Priest Named in Abuse Files Worked in Prosecutor's Office

April 10, 2002

By DEAN E. MURPHY

New York Times


The pastor of a Roman Catholic parish in Flushing, Queens,
who has been placed on administrative leave because of
allegations of past child sexual abuse, held a part-time
job until last month in the domestic violence unit of the
Queens district attorney's office, law enforcement and
diocesan officials said yesterday.

The most recent of a series of jobs in the office involved
clerk-level work, and for more than seven years in the
1990's, the priest, the Rev. James T. Smith, worked as a
counselor for victims of domestic battering, and before
that he counseled elderly beating victims, according to a
review of his employment record by the district attorney's
office. Father Smith first worked in the office in the
mid-1980's, the records show.

Father Smith was fired on March 22, when the Diocese of
Brooklyn notified the district attorney's office that he
had been accused of child sexual abuse, a law enforcement
official said. He was relieved of his pastoral duties at
the Flushing parish, St. Kevin Church, around the same
time.

A spokesman for Richard A. Brown, the Queens district
attorney, said that Father Smith's employment was periodic
and irregular and that he was paid on a per diem basis. He
had not worked since February, and during the last five
years he worked fewer than 10 days a year; the most he
worked in a single year was 100 days in 1992, said the
spokesman, Patrick Clark.

Mr. Clark said that there had been no complaints in the
district attorney's office about Father Smith's work and
that it appeared that none of the priest's jobs involved
counseling children. "I was told that he was likable and
personable and he was capable in performing his duties,"
Mr. Clark said.

In a letter read last weekend to parishioners at St. Kevin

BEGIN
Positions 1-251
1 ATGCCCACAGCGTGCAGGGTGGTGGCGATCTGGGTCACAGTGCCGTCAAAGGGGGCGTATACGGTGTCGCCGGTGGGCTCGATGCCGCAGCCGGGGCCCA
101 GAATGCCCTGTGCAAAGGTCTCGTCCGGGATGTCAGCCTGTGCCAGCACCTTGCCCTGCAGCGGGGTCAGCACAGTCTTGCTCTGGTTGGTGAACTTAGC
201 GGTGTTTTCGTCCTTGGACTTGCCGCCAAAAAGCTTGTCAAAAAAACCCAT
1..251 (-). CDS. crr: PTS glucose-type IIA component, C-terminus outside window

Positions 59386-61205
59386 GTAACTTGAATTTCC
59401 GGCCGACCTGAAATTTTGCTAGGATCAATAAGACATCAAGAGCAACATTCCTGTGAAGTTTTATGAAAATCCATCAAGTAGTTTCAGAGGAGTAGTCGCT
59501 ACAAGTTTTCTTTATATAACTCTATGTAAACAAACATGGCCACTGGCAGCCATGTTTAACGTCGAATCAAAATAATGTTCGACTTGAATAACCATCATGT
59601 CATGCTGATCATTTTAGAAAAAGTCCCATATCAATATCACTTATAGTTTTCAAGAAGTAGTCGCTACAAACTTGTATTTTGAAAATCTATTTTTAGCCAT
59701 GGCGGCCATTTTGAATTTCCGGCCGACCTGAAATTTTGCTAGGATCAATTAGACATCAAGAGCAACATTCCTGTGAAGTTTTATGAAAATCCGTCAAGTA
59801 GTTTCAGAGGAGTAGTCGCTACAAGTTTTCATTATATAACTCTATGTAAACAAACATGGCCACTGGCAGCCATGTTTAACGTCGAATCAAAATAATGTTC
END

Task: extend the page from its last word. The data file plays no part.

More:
Church, Bishop Thomas V. Daily said the priest had denied
the abuse allegations, which were made recently and
involved "inappropriate sexual contact" with three minors
more than 20 years ago. The bishop said that Father Smith
had been ordered to enter a psychological treatment center
because the stress of the allegations had put him in a
state of depression.

"This does not negate all of the good and dedicated
priestly service that Father Smith has offered in our
diocese," the bishop said in his letter. "However, in view
of this difficult and painful situation, and since he has
reached the retirement age of 71, I do not intend to extend
Father Smith's term as pastor of St. Kevin."

A spokesman for the diocese, Frank De Rosa, said Father
Smith's employment with the district attorney's office was
undertaken on his own and had nothing to do with the
diocese. "It was his interest," Mr. De Rosa said. " A lot
of priests who work in the community get involved in
certain organizations according to their interests and
skills."

Mr. Clark said it was highly unusual for a member of the
clergy to work in the office. "I believe this is the only
priest who is affiliated with the district attorney's
office," he said.

According to the office's records, Father Smith began
volunteering there in the mid-1980's to assist elderly
abuse victims. A few years later, John J. Santucci, who was
the district attorney at the time, appointed Father Smith
to a committee of clergy members and community
representatives that screened applicants for the
second-chance program, which allows some first-time
nonviolent offenders to clear their records by community
service and other supervised activities.

Father Smith got his first paying job in the office in
1990, when he was hired as a part-time counselor in the
criminal court bureau, where he interviewed victims of
domestic violence and helped prepare their court papers. In
1997, when the counseling functions were transferred out of
the district attorney's office, Father Smith was classified
as a clerk-typist.

A law enforcement official said Father Smith was apparently
kept on the payroll to help him collect some pension
benefits from the county.

Rabbi Bruce Goldwasser of Temple Beth Sholom of Flushing,
who had been a volunteer with the second-chance program
before Father Smith was, said he came to know Father Smith
through an annual ecumenical service in Flushing. He said
he was saddened to hear that the priest had become ensnared
in the sex-abuse scandal.

"It just breaks my heart - the thought that it is true or
that he is going through the mill if it is not true," Rabbi
Goldwasser said.

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